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The Constitution, as the fireside companion of the American citizen, preserves in full freshness and vigor the recollection of the patriotic virtues and persevering courage of those gallant spirits of the Revolution who achieved the national independence, and the intelligence and fidelity of those fathers of the republic who secured, by this noble charter, the fruits and the blessings of independence. The judgment of the Senate of the United States has declared the importance of familiarizing American citizens, more extensively, with this fundamental law of their country, and has approved its association with the examples of republican virtue and the paternal advice of the “Father of his country,” joined to other kindred matter, constituting the body of this work. To this honorable body is due the credit of having provided for the first general promulgation of the Constitution, the continued dissemination of whose wise injunctions and conservative principles among the people, can alone preserve their fraternal union and the precious inheritance of freedom.
That branch of the government which is clothed by the Constitution with legislative, executive and judicial powers, and thus invested with three separate authorities to preserve, protect, and defend this venerated instrument, has been pleased to take the initiative in a measure calculated so powerfully to support the Constitution, as that of giving it, in its simplicity and purity, to the people, who possess, themselves, the sovereign power to judge of the manner in which it may be executed, to rebuke its infraction, and to defend its integrity, and who therefore require every legitimate aid to enable them to perform this vitally important duty in justice, truth, and good faith, for “The Constitution in its words is plain and intelligible, and it is meant for the homebred, unsophisticated understandings of our fellow-citizens.” “It is addressed to the common sense of the people."
Several distinguished authorities and individuals having, in the plenitude of their liberality, honored the author and compiler with their sentiments on the subject-matter of the work, he claims the indulgence of the friends of the Constitution in giving them place in this edition, believing, that a salutary effect may be produced by the sanction of their special approbation, and the expression of their several views of the importance of an extended dissemination of that instrument. These may impress, in terms more unexceptionable, the obligation incumbent on every intelligent citizen to make himself acquainted with its provisions, restrictions, and limitations, and of imparting, so far as the ability may extend, a knowledge of this paramount law of our country to the minds of the rising generation.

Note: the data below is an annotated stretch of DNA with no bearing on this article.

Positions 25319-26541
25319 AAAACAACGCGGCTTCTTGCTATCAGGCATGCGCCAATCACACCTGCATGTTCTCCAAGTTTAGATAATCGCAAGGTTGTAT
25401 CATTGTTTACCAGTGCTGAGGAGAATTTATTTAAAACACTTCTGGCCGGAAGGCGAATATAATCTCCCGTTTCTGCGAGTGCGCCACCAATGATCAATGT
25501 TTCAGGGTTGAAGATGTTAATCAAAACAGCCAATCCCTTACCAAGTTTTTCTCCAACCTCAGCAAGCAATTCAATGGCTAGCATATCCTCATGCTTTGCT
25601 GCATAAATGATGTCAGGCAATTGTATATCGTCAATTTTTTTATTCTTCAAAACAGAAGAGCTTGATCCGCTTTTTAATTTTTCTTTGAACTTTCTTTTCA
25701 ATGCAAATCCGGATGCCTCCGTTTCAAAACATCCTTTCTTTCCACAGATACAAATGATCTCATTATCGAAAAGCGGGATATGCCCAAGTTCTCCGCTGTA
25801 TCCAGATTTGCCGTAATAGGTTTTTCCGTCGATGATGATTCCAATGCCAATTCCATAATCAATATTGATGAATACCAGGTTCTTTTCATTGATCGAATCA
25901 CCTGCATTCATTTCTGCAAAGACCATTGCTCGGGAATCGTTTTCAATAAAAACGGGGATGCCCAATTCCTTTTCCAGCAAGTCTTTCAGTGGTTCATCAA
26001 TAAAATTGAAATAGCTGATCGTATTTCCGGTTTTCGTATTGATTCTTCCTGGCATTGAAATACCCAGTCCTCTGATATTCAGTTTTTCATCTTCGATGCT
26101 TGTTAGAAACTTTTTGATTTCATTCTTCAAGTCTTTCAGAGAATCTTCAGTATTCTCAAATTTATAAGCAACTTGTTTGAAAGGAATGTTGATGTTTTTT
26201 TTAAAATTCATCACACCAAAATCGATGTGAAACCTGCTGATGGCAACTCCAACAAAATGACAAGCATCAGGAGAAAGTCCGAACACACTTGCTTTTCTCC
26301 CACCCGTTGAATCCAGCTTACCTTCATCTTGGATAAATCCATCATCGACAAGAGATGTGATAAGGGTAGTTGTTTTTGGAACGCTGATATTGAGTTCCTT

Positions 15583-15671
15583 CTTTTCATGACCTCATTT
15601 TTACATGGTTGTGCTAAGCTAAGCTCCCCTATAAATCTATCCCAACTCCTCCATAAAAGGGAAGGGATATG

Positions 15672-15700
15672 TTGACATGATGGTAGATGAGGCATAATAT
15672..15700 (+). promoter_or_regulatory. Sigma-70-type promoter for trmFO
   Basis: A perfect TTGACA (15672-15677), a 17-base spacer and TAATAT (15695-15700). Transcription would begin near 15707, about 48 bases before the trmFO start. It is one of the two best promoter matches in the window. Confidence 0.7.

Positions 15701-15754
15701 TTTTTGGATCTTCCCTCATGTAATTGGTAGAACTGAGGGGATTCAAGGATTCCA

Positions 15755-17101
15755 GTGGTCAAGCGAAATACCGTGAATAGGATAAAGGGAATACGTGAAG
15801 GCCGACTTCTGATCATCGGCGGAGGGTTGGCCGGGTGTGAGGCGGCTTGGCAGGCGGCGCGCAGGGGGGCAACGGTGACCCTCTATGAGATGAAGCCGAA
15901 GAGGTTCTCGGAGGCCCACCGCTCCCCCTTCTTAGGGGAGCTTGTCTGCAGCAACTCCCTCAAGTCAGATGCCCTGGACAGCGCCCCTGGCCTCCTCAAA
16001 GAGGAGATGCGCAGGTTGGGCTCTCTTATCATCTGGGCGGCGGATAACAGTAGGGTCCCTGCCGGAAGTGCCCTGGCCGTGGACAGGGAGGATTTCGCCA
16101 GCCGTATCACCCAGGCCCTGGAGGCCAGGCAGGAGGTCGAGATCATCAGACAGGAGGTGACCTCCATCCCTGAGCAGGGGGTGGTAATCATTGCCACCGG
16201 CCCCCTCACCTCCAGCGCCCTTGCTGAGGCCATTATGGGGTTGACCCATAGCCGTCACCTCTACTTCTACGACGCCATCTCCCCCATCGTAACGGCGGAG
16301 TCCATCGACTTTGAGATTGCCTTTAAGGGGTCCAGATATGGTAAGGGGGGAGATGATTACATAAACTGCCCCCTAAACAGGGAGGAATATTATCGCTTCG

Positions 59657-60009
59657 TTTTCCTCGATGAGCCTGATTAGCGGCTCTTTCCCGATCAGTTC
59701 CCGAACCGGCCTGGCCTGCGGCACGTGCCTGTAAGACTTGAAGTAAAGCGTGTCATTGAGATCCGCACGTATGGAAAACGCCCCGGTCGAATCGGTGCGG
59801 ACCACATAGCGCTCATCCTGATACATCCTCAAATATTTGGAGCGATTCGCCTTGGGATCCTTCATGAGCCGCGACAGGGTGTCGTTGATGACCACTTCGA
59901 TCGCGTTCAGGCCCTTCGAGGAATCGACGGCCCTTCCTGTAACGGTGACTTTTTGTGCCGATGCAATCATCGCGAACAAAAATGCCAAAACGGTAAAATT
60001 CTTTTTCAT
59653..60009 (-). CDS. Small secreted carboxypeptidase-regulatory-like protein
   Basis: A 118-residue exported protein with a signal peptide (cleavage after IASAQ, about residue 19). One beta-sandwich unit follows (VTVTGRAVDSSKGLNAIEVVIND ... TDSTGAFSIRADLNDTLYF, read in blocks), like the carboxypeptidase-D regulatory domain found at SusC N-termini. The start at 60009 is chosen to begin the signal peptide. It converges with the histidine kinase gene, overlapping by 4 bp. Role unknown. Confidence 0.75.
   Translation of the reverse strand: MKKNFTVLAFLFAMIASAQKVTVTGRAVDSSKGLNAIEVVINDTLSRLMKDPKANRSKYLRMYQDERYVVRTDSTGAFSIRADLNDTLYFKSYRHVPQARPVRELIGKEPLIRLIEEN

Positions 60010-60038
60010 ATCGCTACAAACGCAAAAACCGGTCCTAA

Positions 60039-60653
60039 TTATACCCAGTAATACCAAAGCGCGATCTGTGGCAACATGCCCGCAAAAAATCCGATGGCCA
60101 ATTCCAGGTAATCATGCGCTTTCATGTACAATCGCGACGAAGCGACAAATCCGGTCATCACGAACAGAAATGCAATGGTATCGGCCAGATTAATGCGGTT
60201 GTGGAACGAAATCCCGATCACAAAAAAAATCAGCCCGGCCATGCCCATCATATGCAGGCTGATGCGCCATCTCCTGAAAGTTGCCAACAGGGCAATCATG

The length of time required in the ordinary course of business, for obtaining a practical knowledge of the operations of government, by persons entering into public life, and their embarrassments for the want of a convenient mode of reference to the various sources of information, have suggested the utility of preparing, as a part of this work, and as germain to its design, a means of collecting and rendering available to the public interest the experience and information acquired in this respect, in the progress of time, by attention to the business of legislation in the public service. The five new chapters in this edition may therefore be considered an essay, to be improved and extended hereafter, with a view, not only to add to the intrinsic matter proper to be read and studied by the great body of American citizens, but to render it peculiarly a vade mecum to the statesman and legislator, the ministering to whose individual convenience must, necessarily, result in facilitating the performance of arduous public duty, and in promoting, in no inconsiderable degree, the public interests.
FROM THE VICE PRESIDENT OF THE UNITED STATES AND
PRESIDENT OF THE SENATE.
My Dear Sir, Washington, 18 Feb. 1847.
The volume on “ The Constitution of the Writed States,' which you were kind enough
to send me, I have carefully mired, and must now